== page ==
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Eur J Nucl Med Mol Imaging. 2005 Aug;32(8):901-9. Epub 2005 Apr 30.

Improved pretargeted delivery of radiolabelled hapten to human tumour xenograft in mice by avidin chase of circulating bispecific antibody.

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  • 1Cancer Research Department, Inserm U601, Institut de Biologie, Université de Nantes, 9 quai Moncousu, 44093, Nantes Cedex 1, France.



Pretargeted therapy with radiolabelled bivalent haptens and bispecific antibodies has shown promising results, but blood clearance of the activity-carrying haptens under conditions designed for radioimmunotherapy is relatively slow. Thus, the chase of excess circulating bispecific antibody by biotinylation of the bispecific antibody and injection of avidin before hapten administration was tested with a view to increasing tumour-to-blood activity ratios.


The anti-carcinoembryonic antigen (CEA) x anti-diethylene triamine penta-acetic acid-indium (di-DTPA-indium) bispecific antibody (hMN-14x734) was derivatised with NHS-LC-biotin and injected into LS-174T tumour-bearing nude mice at a dose of 3.5 nmol, followed by avidin and finally by the 125I-labelled di-DTPA-indium hapten (1 nmol). Blood samples were collected, animals sacrificed and tumours and normal tissues counted.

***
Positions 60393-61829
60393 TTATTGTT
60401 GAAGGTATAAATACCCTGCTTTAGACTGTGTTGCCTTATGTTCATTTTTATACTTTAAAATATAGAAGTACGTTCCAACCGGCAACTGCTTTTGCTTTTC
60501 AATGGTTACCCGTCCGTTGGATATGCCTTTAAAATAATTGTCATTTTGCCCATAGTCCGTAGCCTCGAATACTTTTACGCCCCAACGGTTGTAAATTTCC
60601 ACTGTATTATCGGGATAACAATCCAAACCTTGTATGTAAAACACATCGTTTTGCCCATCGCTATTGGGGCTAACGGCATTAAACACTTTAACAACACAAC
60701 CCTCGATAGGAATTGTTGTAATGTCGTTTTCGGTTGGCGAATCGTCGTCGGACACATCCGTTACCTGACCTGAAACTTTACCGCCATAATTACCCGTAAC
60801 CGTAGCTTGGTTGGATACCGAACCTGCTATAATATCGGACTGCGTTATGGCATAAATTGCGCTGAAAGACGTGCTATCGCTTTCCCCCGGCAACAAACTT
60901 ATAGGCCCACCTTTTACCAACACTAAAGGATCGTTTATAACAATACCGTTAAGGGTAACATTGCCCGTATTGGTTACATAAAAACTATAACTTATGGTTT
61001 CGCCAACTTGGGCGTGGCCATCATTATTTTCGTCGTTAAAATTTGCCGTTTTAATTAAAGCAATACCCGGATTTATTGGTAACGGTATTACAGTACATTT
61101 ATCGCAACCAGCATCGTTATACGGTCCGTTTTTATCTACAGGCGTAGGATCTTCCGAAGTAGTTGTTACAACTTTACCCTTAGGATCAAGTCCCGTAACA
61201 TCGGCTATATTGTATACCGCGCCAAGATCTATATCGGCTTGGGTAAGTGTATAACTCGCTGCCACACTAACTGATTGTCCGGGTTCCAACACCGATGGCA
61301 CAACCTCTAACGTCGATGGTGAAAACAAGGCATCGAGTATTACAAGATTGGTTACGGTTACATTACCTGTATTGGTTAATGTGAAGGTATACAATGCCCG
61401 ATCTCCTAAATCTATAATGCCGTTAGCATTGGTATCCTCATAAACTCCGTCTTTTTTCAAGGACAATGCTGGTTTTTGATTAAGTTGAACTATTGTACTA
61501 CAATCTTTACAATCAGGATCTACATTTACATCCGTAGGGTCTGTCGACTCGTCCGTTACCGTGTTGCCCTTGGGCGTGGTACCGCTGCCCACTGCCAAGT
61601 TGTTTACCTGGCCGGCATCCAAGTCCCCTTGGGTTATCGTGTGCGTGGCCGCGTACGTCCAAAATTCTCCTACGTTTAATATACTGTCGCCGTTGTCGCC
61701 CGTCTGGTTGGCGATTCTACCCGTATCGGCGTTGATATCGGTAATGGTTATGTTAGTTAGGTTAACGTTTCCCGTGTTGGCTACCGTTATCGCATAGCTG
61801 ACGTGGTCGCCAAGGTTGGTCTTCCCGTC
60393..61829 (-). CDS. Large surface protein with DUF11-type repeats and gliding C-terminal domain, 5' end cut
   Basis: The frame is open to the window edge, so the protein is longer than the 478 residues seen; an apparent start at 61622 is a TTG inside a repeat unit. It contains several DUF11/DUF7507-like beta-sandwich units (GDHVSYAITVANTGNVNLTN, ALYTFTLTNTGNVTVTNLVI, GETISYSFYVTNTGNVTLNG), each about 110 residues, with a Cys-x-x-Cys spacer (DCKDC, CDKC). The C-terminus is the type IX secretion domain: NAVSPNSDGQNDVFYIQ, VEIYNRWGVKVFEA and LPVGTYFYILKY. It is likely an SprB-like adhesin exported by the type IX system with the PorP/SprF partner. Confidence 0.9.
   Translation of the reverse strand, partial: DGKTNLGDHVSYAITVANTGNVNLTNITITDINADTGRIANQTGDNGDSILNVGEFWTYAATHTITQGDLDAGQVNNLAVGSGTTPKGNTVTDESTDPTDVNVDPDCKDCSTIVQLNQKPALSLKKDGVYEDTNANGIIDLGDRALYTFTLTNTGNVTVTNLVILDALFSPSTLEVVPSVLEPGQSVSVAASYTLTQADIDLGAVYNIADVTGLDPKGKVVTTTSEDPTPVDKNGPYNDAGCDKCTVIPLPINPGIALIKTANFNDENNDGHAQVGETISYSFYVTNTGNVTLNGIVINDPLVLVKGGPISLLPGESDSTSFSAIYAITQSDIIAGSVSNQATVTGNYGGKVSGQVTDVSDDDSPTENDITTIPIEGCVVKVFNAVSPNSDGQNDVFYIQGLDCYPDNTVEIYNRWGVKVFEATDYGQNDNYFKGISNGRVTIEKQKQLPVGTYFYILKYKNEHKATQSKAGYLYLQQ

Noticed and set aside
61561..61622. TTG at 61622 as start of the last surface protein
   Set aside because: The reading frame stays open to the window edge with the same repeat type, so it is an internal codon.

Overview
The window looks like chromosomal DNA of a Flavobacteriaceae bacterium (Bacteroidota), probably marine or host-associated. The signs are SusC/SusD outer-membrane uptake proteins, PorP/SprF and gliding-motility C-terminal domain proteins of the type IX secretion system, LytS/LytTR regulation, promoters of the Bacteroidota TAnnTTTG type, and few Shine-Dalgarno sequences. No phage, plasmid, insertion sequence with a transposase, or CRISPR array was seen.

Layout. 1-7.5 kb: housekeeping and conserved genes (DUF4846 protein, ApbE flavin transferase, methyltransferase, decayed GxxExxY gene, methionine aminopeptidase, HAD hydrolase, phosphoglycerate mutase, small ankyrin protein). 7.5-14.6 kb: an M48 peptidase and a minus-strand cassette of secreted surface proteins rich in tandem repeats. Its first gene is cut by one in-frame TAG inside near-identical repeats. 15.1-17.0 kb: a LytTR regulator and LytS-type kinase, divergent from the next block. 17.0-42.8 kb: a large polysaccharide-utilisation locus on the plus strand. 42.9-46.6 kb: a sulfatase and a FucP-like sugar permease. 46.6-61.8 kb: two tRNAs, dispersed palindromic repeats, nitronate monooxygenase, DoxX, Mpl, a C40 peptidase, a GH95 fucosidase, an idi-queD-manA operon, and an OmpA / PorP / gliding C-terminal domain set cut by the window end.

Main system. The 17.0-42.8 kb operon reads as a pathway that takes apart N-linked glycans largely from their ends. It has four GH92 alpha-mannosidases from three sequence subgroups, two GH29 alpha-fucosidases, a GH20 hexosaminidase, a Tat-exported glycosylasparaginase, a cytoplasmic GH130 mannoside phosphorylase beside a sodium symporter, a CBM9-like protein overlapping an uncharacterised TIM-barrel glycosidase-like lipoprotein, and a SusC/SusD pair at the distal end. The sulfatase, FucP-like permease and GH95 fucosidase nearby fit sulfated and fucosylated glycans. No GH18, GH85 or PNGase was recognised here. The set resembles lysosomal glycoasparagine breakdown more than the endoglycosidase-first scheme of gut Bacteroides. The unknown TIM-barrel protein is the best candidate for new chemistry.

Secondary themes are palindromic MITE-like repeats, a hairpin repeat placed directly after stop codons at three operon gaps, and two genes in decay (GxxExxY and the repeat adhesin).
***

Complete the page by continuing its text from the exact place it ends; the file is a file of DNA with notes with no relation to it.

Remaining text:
Avidin chased up to 72% of the circulating antibody in the liver and the spleen within 30 min. When the labelled hapten was injected 3 h after avidin, tumour to blood ratios measured 3 and 24 h after hapten injection were significantly improved by the chase (3.5-fold), whereas tumour uptake was not significantly reduced. Uptake in normal tissues was unchanged (liver, kidney) or decreased (muscle), with the exception of spleen, in which uptake of both antibody and hapten was increased by the avidin chase.


The chase strategy reduces hapten concentration in blood and thus should reduce bone marrow exposure. The use of two different recognition systems limits possible interference between the chase and targeting steps.

[PubMed - indexed for MEDLINE]
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